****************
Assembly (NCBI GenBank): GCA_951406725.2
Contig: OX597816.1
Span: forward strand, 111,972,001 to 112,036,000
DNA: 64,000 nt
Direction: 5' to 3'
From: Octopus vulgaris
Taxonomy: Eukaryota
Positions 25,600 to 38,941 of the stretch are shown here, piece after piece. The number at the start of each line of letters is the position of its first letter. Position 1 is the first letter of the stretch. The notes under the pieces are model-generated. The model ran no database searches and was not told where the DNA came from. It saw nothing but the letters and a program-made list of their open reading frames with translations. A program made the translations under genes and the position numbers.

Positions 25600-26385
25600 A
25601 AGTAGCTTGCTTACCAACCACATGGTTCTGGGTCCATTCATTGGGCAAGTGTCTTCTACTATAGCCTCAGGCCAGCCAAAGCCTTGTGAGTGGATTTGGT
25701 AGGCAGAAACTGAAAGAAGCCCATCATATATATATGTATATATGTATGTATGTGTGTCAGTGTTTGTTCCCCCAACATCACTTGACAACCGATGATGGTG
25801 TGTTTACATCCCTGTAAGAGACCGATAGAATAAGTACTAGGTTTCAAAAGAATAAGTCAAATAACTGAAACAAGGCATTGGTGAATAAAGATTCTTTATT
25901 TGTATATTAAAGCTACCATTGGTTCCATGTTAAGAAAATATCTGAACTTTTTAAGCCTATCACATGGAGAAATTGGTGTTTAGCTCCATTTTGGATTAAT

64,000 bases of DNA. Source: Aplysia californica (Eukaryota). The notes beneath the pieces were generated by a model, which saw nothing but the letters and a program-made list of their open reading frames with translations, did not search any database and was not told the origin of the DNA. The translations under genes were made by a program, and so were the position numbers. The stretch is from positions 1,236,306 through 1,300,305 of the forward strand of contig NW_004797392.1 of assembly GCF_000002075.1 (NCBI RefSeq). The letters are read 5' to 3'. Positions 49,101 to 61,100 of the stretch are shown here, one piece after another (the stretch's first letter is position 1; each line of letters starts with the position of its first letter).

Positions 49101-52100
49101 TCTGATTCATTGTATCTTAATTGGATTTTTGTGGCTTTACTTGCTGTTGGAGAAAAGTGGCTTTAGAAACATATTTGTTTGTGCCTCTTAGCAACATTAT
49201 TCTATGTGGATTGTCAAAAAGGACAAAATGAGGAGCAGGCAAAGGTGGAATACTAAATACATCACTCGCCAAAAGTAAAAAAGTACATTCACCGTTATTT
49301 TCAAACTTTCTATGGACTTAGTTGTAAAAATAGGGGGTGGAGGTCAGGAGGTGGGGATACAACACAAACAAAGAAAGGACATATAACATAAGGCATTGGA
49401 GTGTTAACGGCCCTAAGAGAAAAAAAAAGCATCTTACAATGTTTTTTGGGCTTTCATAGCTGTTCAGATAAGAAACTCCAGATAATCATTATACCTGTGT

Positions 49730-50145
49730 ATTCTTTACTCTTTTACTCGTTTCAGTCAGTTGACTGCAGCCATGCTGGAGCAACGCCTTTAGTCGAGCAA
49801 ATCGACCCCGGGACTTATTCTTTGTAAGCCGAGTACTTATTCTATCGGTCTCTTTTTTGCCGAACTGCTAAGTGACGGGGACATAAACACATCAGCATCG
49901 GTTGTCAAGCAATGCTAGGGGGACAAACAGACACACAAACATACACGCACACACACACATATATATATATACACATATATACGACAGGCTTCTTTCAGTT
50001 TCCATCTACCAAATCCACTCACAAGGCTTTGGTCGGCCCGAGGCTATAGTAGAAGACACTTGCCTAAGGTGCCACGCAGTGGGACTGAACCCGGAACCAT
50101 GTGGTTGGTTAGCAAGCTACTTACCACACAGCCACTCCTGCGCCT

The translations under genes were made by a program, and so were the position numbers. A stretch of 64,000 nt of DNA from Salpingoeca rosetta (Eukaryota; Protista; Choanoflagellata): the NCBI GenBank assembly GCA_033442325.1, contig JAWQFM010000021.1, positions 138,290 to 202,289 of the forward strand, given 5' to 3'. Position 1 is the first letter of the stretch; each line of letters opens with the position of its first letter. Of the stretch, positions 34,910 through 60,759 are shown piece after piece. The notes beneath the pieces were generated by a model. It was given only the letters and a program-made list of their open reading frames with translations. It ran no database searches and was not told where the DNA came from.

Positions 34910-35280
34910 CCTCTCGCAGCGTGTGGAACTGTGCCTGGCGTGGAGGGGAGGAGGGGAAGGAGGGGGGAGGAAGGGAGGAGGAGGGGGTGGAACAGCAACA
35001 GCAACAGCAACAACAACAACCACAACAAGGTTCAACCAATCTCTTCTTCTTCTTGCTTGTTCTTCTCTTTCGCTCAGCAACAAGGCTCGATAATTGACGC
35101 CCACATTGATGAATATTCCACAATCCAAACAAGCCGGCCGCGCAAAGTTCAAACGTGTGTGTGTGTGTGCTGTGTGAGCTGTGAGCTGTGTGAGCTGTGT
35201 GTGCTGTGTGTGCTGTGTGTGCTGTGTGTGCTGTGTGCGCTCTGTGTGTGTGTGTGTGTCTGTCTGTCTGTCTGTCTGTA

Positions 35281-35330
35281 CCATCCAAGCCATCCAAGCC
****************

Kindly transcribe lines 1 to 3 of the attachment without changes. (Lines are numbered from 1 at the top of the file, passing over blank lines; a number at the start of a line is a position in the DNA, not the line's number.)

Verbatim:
Assembly (NCBI GenBank): GCA_951406725.2
Contig: OX597816.1
Span: forward strand, 111,972,001 to 112,036,000